Anyone with any sense of sympathy and empathy - and that's most humans - is heart-broken over the situation in Japan, just as we are when we see such harrowing images from any natural or man-made disaster that causes such destruction. With or without any belief in a god, most humans don't like to see humans suffer, whether those humans are across the street or across the world.
I have read endless numbers of Facebook status updates and heard endless numbers of people on TV saying, "I'm praying for Japan!" And I have to admit that it gets in my craw, as we say in the South. So many people think, "I don't have to give money -- I'll just pray!"
I would be okay with it if they would say, "Pray for Japan - and donate any money you can, even just $5, to..."
Praying might make YOU feel really good, but it doesn't feed hungry people, it doesn't provide medicine to the injured, it doesn't provide emergency housing, it doesn't get supplies to the people who need them and it doesn't shelter the homeless.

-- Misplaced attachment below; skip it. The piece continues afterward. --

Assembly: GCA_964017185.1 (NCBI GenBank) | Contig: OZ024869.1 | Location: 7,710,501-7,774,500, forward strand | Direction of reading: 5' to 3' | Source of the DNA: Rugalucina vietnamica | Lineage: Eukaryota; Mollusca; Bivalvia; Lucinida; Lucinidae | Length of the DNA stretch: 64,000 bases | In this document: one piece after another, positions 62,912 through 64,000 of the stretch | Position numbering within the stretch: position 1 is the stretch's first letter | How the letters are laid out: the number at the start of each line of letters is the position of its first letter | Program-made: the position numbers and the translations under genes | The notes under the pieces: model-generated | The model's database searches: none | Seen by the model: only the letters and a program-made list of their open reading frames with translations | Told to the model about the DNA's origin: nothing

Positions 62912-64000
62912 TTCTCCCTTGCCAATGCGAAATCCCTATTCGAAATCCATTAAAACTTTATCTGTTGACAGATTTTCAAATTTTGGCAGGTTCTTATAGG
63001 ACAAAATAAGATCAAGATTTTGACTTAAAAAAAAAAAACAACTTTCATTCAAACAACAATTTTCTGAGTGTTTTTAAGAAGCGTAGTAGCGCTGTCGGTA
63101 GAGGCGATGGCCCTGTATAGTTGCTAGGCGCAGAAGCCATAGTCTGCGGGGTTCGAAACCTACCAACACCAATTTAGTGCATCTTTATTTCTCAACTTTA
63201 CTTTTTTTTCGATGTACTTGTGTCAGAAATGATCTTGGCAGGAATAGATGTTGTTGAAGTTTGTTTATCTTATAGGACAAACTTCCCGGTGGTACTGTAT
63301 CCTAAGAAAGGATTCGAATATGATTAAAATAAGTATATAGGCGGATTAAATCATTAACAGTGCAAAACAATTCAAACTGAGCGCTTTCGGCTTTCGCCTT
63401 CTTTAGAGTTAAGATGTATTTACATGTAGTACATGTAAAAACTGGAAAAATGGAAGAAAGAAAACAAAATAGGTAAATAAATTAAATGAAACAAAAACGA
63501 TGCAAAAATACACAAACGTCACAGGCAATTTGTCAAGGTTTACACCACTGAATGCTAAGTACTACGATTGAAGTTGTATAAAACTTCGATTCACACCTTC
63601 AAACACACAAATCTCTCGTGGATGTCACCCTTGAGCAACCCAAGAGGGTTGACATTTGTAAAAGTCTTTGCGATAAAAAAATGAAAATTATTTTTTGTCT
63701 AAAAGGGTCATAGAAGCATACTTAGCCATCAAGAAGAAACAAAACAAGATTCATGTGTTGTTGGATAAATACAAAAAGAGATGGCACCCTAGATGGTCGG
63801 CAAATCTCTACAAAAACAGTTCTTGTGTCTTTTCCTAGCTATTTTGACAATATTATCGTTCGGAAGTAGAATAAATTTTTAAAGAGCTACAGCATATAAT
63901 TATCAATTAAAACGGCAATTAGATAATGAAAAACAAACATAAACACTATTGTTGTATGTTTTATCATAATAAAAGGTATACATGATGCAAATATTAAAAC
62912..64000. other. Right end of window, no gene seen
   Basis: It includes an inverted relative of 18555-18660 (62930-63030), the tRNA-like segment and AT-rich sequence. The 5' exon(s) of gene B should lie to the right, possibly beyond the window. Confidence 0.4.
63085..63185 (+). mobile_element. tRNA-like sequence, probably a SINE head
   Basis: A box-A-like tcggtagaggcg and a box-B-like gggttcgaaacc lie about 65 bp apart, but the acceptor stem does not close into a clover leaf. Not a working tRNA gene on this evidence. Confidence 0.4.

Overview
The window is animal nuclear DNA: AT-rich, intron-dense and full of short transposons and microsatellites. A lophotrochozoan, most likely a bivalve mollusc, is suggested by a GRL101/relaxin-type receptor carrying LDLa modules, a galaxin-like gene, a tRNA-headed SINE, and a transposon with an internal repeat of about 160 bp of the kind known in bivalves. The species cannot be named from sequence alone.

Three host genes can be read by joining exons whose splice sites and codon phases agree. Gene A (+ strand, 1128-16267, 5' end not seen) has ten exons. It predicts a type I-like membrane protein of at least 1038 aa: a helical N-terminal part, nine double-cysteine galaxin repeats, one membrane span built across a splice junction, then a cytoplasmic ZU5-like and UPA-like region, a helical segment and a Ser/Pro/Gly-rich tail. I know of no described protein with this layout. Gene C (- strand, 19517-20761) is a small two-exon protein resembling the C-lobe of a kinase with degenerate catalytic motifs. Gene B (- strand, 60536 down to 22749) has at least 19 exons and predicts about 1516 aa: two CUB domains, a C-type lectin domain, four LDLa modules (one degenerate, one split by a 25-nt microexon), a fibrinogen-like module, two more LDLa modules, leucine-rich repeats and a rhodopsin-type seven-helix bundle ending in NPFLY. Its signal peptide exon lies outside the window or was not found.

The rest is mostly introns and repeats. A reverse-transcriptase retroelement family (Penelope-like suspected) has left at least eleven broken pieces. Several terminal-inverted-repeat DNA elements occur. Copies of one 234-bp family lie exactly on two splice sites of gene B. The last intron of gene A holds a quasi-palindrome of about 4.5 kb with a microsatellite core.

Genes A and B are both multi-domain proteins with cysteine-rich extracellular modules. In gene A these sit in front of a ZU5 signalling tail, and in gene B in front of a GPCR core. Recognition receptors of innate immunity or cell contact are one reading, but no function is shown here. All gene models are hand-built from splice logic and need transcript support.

You can donate to help Japan through the American Red Cross. Or Text REDCROSS to 90999 to give $10 (will be added to the donors’ next cellphone bill).
Mercy Corps: Mercy Corp in the USA has set up a donation fund for its partner, Peace Winds Japan, and its emergency assistance on the ground.
Every time you see someone on your social networks saying "Pray for Japan," jump in with a reminder about how to donate, and how important financial donations are. Also remind people NOT to start gathering food, clothes, medicine, etc. It is so much cheaper and more efficient for response agencies to buy and ship these items from surrounding areas that are MUCH closer than anywhere in the USA. Plus, it's better for agencies to buy these new, rather than going through donations, which are often filled with inappropriate items.
And consider channeling this helpless feeling in your gut into volunteering locally: call your local American Red Cross, or look at the chapter's web site, and attend the next volunteer orientation, and start taking their excellent training classes regarding first aid and emergency response.
Also see: Volunteering To Help After Major Disasters (which talks about how you need to get training now, before the disaster, in order to help after such).